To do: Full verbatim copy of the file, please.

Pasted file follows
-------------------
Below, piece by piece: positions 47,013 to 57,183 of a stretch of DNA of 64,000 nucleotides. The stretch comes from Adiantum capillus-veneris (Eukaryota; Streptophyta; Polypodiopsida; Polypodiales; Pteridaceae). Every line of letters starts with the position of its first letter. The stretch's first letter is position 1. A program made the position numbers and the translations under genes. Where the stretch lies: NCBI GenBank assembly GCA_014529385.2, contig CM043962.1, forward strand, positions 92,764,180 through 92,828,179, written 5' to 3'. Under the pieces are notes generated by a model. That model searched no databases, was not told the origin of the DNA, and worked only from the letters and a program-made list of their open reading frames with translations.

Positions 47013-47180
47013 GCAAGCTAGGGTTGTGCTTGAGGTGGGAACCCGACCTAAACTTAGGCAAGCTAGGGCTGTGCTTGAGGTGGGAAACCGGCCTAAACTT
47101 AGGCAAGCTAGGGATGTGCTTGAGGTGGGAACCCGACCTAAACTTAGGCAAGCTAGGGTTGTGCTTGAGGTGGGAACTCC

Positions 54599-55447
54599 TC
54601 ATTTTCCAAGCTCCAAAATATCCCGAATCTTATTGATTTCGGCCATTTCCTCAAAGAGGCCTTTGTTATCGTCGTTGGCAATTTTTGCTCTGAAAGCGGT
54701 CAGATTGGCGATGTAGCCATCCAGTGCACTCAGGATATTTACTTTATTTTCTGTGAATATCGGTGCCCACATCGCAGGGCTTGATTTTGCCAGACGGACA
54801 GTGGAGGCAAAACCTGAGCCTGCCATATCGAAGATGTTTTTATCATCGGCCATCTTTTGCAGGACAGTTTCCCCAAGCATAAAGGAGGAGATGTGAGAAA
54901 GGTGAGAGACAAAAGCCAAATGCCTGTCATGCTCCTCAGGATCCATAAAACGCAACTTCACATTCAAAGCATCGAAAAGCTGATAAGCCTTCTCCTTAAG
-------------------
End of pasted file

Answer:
Below, piece by piece: positions 47,013 to 57,183 of a stretch of DNA of 64,000 nucleotides. The stretch comes from Adiantum capillus-veneris (Eukaryota; Streptophyta; Polypodiopsida; Polypodiales; Pteridaceae). Every line of letters starts with the position of its first letter. The stretch's first letter is position 1. A program made the position numbers and the translations under genes. Where the stretch lies: NCBI GenBank assembly GCA_014529385.2, contig CM043962.1, forward strand, positions 92,764,180 through 92,828,179, written 5' to 3'. Under the pieces are notes generated by a model. That model searched no databases, was not told the origin of the DNA, and worked only from the letters and a program-made list of their open reading frames with translations.

Positions 47013-47180
47013 GCAAGCTAGGGTTGTGCTTGAGGTGGGAACCCGACCTAAACTTAGGCAAGCTAGGGCTGTGCTTGAGGTGGGAAACCGGCCTAAACTT
47101 AGGCAAGCTAGGGATGTGCTTGAGGTGGGAACCCGACCTAAACTTAGGCAAGCTAGGGTTGTGCTTGAGGTGGGAACTCC

Positions 54599-55447
54599 TC
54601 ATTTTCCAAGCTCCAAAATATCCCGAATCTTATTGATTTCGGCCATTTCCTCAAAGAGGCCTTTGTTATCGTCGTTGGCAATTTTTGCTCTGAAAGCGGT
54701 CAGATTGGCGATGTAGCCATCCAGTGCACTCAGGATATTTACTTTATTTTCTGTGAATATCGGTGCCCACATCGCAGGGCTTGATTTTGCCAGACGGACA
54801 GTGGAGGCAAAACCTGAGCCTGCCATATCGAAGATGTTTTTATCATCGGCCATCTTTTGCAGGACAGTTTCCCCAAGCATAAAGGAGGAGATGTGAGAAA
54901 GGTGAGAGACAAAAGCCAAATGCCTGTCATGCTCCTCAGGATCCATAAAACGCAACTTCACATTCAAAGCATCGAAAAGCTGATAAGCCTTCTCCTTAAG